In this Aug. 30, 2016, photo, a man plays a computer game at a PC cafe in Seoul, South Korea. The maker of a video game that pits players worldwide in a fight for survival on virtual terrain has used U.S. courts to successfully chasten cheaters from Ukraine to Minnesota. (AP Photo/Jungho Choi)

Video game maker using courts to stop online game cheaters

RALEIGH, N.C. — The maker of a video game that pits players worldwide in a fight for survival on virtual terrain has used U.S. courts to successfully chasten cheaters from Ukraine to Minnesota.

North Carolina-based Epic Games has in the past two months squeezed promises from men in Minnesota, Sweden and Russia to stop cheating and spoiling revenues from its popular “Fortnite” online multiplayer game. The company also closed its case against a Louisiana boy with a confidential settlement.

Only the Minnesotan faces a $5,000 penalty if he resumes cheating. Epic Games spokesman Nick Chester would not say Wednesday whether that’s because the company can’t enforce financial penalties against foreign copyright violators. Chester would not say how much Epic Games estimates it has lost because of this cheating.

The company has sued three Americans and seven foreign gamers for hacks that undercut the game the company’s lawyers say is played by more than 30 million people worldwide. The company accuses the hackers of using and sharing covert code “that allows players to obtain game currency without paying for it” and making YouTube videos showing how well they are able to overpower opponents.

“Fortnite” players “explore, scavenge gear, build fortified structures and fight waves of monsters who want to kill the player and her friends,” company lawyers said in suing a New Zealand man earlier this month. The winner is the last one standing.

Cheating gamers are able to overpower their opponents by using tools that allow them to see through solid objects, impersonate other players and make moves other players cannot, according to one lawsuit. Up to 100 people can play the game at a time.

“Fortnite” costs nothing to play online but generates revenue by charging players for cosmetic options, like different outfits for their virtual character, which don’t give players an edge against rivals. Game currency can be purchased in packages of up to $100.

Cheaters “obtain items for free that other users must purchase or obtain limited-distribution game tools without earning them,” one lawsuit said. Cheaters who win regularly make the game less appealing and less likely players will shell out real cash.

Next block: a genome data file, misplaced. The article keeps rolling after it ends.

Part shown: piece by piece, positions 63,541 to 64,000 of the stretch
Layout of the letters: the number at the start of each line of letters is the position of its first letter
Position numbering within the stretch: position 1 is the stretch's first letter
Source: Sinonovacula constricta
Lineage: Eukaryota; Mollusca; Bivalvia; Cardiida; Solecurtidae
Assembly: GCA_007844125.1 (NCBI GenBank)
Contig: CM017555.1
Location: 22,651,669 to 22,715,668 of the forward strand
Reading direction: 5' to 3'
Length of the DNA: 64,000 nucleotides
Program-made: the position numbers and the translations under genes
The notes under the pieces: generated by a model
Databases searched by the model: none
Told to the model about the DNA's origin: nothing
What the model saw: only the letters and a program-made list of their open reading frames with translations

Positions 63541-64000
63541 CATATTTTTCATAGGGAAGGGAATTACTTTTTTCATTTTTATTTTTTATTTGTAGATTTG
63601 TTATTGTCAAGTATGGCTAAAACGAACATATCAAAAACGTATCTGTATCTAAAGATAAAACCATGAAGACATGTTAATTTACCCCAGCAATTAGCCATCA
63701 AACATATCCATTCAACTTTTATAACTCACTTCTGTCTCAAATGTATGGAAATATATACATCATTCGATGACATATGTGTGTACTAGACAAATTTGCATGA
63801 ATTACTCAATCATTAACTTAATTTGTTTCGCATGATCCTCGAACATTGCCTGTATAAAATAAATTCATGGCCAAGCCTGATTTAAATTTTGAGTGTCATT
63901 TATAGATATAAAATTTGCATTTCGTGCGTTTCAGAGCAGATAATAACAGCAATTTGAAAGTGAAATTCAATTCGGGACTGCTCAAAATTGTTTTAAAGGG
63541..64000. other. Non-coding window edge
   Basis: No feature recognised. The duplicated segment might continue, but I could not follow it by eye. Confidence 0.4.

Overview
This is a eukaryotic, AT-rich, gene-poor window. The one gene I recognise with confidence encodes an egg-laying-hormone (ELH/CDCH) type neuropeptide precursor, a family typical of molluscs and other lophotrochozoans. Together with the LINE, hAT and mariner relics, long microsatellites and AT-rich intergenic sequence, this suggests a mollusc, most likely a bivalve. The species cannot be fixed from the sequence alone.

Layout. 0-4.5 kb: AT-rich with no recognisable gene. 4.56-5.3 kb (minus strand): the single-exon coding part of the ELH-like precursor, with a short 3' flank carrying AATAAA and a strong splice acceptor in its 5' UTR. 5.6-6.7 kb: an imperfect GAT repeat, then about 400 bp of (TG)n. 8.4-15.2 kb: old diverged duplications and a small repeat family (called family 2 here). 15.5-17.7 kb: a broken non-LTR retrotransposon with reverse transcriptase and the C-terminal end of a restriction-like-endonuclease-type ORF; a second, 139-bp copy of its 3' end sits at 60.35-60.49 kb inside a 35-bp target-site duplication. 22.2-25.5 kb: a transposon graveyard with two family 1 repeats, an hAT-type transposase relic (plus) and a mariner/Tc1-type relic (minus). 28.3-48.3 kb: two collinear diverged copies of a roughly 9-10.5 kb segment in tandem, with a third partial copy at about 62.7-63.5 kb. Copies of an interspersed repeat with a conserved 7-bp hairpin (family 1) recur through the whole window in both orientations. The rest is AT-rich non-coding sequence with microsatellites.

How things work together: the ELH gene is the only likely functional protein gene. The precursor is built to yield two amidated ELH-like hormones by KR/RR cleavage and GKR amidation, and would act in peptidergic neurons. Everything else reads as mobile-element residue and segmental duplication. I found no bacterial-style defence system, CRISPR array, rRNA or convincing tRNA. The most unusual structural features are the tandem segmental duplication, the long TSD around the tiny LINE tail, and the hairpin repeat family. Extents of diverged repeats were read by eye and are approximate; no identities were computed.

The lawsuits, which were filed in North Carolina and California, allege violation of the game’s copyright and terms of use contract. One of the targets is a 14-year-old Delaware boy. Other accused cheaters in Russia and Canada have so far escaped receiving official notice of the lawsuits against them.

A 1990s-era update to federal copyright law sets up procedures where companies can demand that online service providers like YouTube remove material that violates the companies’ rights. The person or company that posted the challenged material can counter with a statement that the material isn’t illegal. But challenging the takedown notice can give U.S. courts jurisdiction over foreign residents in the dispute.

Just Posted

Scares and chills await at haunted house in Red Deer

Zed Haunted House helps raise money for Boys and Girls Club of Red Deer District

PHOTO: Renewable Energy Fair at Red Deer College

The Renewable Energy Fair and Workshops event was held at Red Deer… Continue reading

PHOTOS: Red Deer College Queens host third annual Pink in the Rink game

Queens raised $12,035 for the Central Alberta Cancer Centre.

PHOTOS: The Mustard Seed CEO speaks at Seeds of Hope Gala in Red Deer

The first-ever Seeds of Hope Gala was held at the Red Deer… Continue reading

Person airlifted to hospital after collision near Innisfail

One person was airlifted to hospital after a serious collision west of… Continue reading

WATCH: Make-A-Wish grants Star Wars loving teen’s wish

The Make-A-Wish Foundation granted Anakin Suerink’s wish in Red Deer Saturday afternoon

Turkey to reveal details of probe into Khashoggi’s killing

ISTANBUL — In a sign of growing pressure on Saudi Arabia, Turkey… Continue reading

Utah truck driver is jailed without bond after crash kills 6

HEBER, Utah — A man suspected of driving under the influence remained… Continue reading

A ragged, growing army of migrants resumes march toward US

TAPACHULA, Mexico — A ragged army of Honduran migrants streamed through southern… Continue reading

Postal workers to begin strikes in 4 Canadian cities Monday if deal not reached

OTTAWA — The union representing 50,000 Canada Post employees says it will… Continue reading

Migrant caravan swells to 5,000, resumes advance toward US

CIUDAD HIDALGO, Mexico — Despite Mexican efforts to stop them at the… Continue reading

“I don’t feel real”: Mental stress mounting after Michael

PANAMA CITY, Fla. — Amy Cross has a hard time explaining the… Continue reading

Toronto residents set to vote Monday on the next four years of civic leaders

Toronto’s municipal election campaign, marked by unprecedented provincial interference, ends Monday when… Continue reading

Former PQ minister Lise Payette remembered as role model for female politicians

MONTREAL — Members from across Quebec’s political spectrum gathered at a downtown… Continue reading

Most Read